Since the NFL regular season hasn't started yet, there is at least some sort of hope for all 32 teams' fanbases to talk themselves into the 2013 campaign being successful.
Even some of the league's worst teams from last year are fully capable of turning things around.
Just look at the Indianapolis Colts, who tied for the worst record by finishing 2-14 in 2011 then promptly turned around and won 11 games.
That turnaround was largely sparked by a regime change—and the selection of franchise quarterback Andrew Luck with the first pick in the draft. But a similar state of flux is in store for two teams that figure to have massive turnarounds.
Another struggling franchise played in a tough division that featured three double-digit win teams last season but still remained competitive. It should recover with a stronger effort this time around.
Below is a breakdown of those teams, along with their best and worst case scenarios, as spelled out by B/R's own NFL experts.
Kansas City Chiefs
After holding the No. 1 overall pick in the most recent NFL draft, the new-look Chiefs are primed for an instant turnaround under the new regime led by head coach Andy Reid.
The play-calling duties will rest with Reid's creative mind, which has its roots in the West Coast system. That is an ideal fit for the short accuracy and quick decision-making that helped revitalize quarterback Alex Smith's career in San Francisco.
Superstar running back Jamaal Charles is an electric runner with breakaway speed. He can also catch out of the backfield. Reid should take advantage of his talents much in the same way he used LeSean McCoy with the Eagles.
Smith will be well-protected with the tackle tandem of Branden Albert and top draft choice Eric Fisher.
On defense, there is an abundance of talent.
A secondary featuring the corner tandem of Brandon Flowers and Sean Smith, along with Eric Berry, should improve immensely. Stud linebackers Justin Houston, Derrick Johnson and Tamba Hali will continue to be Pro Bowl staples, and second-year NT Dontari Poe should continue to develop.
On paper, this looks like a totally stacked team. With a proven winner in Reid at the helm, the Chiefs have all the makings of a rapid renaissance.
Now that the running back depth is more solidified with incoming starter Reggie Bush and the promising Mikel Leshoure spelling him occasionally, Detroit should have a far more balanced offense.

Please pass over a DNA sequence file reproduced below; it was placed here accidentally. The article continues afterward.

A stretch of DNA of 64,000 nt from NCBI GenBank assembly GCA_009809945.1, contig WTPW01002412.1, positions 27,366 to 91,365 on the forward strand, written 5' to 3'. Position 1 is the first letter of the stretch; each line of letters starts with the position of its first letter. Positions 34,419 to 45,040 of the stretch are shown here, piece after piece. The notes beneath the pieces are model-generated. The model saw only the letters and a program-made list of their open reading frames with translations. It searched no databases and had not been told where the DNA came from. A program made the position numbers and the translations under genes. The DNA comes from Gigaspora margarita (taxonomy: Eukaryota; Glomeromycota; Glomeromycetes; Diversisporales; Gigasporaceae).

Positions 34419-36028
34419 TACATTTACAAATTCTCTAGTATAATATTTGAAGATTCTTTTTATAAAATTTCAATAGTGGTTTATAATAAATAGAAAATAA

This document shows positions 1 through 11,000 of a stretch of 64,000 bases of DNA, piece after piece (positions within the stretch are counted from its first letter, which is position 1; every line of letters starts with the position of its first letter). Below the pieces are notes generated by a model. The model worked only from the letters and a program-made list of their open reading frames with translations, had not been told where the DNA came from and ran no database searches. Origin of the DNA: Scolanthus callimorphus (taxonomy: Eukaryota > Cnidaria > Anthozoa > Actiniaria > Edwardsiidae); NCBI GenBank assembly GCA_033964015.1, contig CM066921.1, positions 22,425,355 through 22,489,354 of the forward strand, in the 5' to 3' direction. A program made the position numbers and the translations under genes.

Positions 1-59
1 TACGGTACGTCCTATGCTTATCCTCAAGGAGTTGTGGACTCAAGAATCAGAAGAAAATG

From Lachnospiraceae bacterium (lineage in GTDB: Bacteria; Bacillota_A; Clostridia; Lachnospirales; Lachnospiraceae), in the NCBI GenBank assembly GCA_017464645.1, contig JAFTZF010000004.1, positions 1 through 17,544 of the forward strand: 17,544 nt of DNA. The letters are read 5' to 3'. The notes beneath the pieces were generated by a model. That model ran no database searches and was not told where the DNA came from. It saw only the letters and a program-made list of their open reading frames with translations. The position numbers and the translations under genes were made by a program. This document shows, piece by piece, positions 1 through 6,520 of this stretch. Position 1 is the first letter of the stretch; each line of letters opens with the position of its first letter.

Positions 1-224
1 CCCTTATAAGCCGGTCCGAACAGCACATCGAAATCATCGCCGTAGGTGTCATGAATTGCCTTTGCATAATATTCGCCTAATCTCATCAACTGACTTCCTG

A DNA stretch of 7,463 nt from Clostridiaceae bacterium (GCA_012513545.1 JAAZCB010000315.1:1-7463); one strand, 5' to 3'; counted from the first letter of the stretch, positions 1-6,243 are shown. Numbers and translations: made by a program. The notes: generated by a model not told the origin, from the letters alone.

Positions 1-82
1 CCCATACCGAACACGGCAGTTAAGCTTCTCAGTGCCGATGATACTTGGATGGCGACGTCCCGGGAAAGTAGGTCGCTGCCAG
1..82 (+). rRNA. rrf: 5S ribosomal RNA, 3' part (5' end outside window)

That has to be great news for Matthew Stafford, who uncorked a ridiculous 727 pass attempts last season and consequently took quite a pummeling.
Stafford does have the best receiver in football in Calvin Johnson, of course. But the main reasons he threw so much were an inconsistent running game and a leaky, undisciplined defense.
The team endured a season-ending eight-game losing streak in 2012. Only three of the Lions' 12 losses were by double digits, though. A turnover margin of minus-16 absolutely destroyed the Lions.
With an emerging, maturing defensive tackle tandem in Ndamukong Suh and Nick Fairley to pair with freak athlete Ezekiel Ansah on the defensive line, opposing quarterbacks will be frightened.
Glover Quin was acquired to help the Lions secondary, while Stephen Tulloch still is the heart of the Lion defense at middle linebacker.
There is too much talent here for the Lions not to succeed. Even in a difficult NFC North division, look for Detroit to bounce back in a big way, with Bush's presence as a runner and receiver making a huge difference.
Yet another dynamic shift is occurring in the Browns' organization, but it looks like this team could finally turn a corner and instantly compete with much of the NFL.
A lot of exciting pieces occupy the new-look 3-4 defense under defensive coordinator Ray Horton. Three athletic 300-pounders occupy the defensive trenches: Ahtyba Rubin, Phil Taylor and free-agent acquisition Desmond Bryant.
Ex-Baltimore Raven Paul Kruger was brought in to be a pass-rushing specialist off the edge, and rookie Barkevious Mingo figures to do the same when he returns from a bruised lung injury.
Then there's new play-caller Norv Turner, whose vertical passing game caters better to Brandon Weeden's deep ball strength than Pat Shurmur's previous vanilla, predictable "attack."
Baltimore is the reigning Super Bowl champion, but a ton of roster turnover and leadership changes in the locker room aren't guaranteed to mesh. The Pittsburgh Steelers are always a threat, but they have plenty of question marks: no surefire running back, a banged-up Ben Roethlisberger and a prior record of 8-8.
Ohio's other franchise, the Cincinnati Bengals, boast plenty of talent, yet they haven't won a playoff game in two consecutive prior appearances.
Consider this: The Bengals only beat two teams in 2012 that wound up in the playoffs. Week 2 was the site of one victory over the Washington Redskins, who hadn't come close to peaking, and the other was in Week 17 against Baltimore, which was resting its starters.
In the previous year, the Bengals didn't beat a single team that qualified for the postseason en route to a wild-card berth.
The Browns' stock may not be sky-high, but it is trending upward—and could very well result in a shocking, positive change in the wins column due to the uncertainty facing the other teams in the AFC North.